As one of the modules of my "TTL" CPU caled SPAM-1 I’ve been wiing up the UM245R serial to parallel UART from Future Tech Devices Inc FTDI.
I’m using it to provide a convenient way to allow SPAM-1 to communicate with the outside world.
For simulations of my whole CPU I’ve also written a complete Verilog model of the UM245R UART to send data to a graphics terminal I’ve written that runs on my PC and which I will also be able to hook up to the real UM245R once the project is built. https://github.com/Johnlon/spam-1/blob/master/verilog/uart/um245r.v. The verilog model allows remote control of the simulation.
So, I thought I’d share what I’ve learned and I’ll hopefully do a video about the Verilog simulation if I can figure out an approach that makes sense.
Anyway, the first and perhaps only big decision you have with this device is to decide how it will be powered.
- Bus Powered where we power the UART and the surrounding project from the USB power
- Self Powered where the surrounding project supplies the power – eg from batteries or a PSU
You can see the work-in-progress below in bus powered mode, with some LEDs on the data lines (ignore the two buffer chips which will provide connectivity to the rest of SPAM-1).
It is wired up in USB "bus powered" mode which is the default it will arrive in.
When you connect the UART to your PC then it will hopefully automatically install the Virtual Com Port (VCP) drivers.
The drivers can be found here https://ftdichip.com/drivers/vcp-drivers/
Once you plug in in then the device should appear in Device Manager. On my machine in the ports group and also the serial controllers group.
If you project will run off USB power then you are in luck as that is the default configuration of the device.
There are a couple of jumper on the board that provide power configuration. if you are going to connect using USB power then you leave these jumper here in the default position which is shown here. You can see here in the data sheet the circuit you'll need for USB power and basically, there is nothing to it.
Since you are powering this UART device from USB the assumption is that you will run your entire project from the USB power.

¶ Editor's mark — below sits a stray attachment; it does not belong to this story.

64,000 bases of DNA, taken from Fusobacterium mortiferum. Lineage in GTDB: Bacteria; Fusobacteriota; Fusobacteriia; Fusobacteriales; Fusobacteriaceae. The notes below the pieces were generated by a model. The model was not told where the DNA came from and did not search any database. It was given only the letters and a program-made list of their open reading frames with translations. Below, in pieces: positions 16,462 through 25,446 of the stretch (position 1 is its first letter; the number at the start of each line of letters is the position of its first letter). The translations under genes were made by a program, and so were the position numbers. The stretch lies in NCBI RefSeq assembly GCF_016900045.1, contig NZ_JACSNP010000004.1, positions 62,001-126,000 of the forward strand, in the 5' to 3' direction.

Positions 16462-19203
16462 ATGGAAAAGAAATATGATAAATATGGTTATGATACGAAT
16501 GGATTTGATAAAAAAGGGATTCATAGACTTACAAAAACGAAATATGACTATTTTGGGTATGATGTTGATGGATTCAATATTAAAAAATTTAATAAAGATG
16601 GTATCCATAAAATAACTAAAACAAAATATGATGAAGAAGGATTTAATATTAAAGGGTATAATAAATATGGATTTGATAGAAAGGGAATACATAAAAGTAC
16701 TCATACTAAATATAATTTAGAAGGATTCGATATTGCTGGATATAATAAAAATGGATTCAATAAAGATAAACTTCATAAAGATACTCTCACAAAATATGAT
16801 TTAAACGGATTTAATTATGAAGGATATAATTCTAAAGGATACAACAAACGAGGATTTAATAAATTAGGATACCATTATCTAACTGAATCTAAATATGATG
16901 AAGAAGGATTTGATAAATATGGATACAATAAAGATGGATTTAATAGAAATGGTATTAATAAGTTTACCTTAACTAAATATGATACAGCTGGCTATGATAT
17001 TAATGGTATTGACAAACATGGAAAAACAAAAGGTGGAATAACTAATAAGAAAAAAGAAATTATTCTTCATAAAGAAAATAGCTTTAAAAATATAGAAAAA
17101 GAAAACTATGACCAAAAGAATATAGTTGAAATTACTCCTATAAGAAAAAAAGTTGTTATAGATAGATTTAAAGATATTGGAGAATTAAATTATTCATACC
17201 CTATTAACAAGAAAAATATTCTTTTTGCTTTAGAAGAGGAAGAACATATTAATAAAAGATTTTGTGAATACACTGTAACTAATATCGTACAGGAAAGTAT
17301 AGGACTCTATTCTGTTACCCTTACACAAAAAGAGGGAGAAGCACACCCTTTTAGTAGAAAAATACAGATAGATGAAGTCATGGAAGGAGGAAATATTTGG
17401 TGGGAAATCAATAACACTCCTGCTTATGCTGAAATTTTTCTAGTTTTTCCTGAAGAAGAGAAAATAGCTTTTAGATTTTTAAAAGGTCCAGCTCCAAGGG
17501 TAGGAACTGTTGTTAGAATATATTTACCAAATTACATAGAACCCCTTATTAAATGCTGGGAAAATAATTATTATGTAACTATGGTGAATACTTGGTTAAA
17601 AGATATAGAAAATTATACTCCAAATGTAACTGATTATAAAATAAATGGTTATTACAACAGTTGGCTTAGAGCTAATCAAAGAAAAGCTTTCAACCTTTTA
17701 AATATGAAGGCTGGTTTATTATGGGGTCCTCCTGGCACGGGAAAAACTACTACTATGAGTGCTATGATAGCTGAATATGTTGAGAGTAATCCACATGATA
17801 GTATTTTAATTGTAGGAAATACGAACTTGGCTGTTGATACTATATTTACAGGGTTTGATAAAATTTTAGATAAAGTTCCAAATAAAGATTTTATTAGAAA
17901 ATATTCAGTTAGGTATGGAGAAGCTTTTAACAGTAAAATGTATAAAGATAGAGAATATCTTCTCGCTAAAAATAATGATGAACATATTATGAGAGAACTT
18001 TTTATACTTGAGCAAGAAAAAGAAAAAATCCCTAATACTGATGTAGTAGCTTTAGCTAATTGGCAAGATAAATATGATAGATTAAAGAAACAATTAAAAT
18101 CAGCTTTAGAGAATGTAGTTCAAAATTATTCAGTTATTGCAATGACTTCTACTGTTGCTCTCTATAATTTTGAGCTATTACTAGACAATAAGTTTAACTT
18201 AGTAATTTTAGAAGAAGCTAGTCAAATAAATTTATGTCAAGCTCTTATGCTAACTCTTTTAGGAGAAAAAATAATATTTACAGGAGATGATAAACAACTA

The UM245R has two signal lines that tell us whether the UART has received data from USB and needs to be read by the project, or whether the UART is ready for data to be written through it back to the PC or whatever its host is.
To communicate with the device you need to monitor the state of two signal lines:
- _RXF indicates whether the buffer in the FT245 chip has received USB data.
- _TXE indicates that the device is ready to accept a byte to send to USB.
Additonally there are RD and WR enable likes and the 8 data pins.
If I want to send data to the USB host (ie laptop) then I need to put some value on the 8 data lines and then bring the WR enable line low. Only do this when _TXE is low.
When _RXF is low then it’s ok to bring RD low to place a received byte on the 8 bit bus.
So, your project simply needs to monitor _TXE and _RXF to device when it’s time to receive or send data and then manipulate the RD/W# lines to execute the send / rcv.
But, I’m not interested in running off USB power for a few reasons…
- It’s inconvenient to have to power the modules via the UART USB during development
- I don’t want to have to connect it to my laptop at all to be honest unless I absolutely need to
- I may want to draw more current than I’d be happy to pull from the laptop – LEDS, EPROMS all add up.
If your project isn't going to run off USB power then you will have your project powered by it's own supply - batteries or whatever
In SPAM-1, my TTL cpu project, I'm going to run it off a 5v breadboard power module connected to batteries.
In this case then we need to look at section 7.2 of the data sheet for the wiring diagram and notes to understand what’s needed.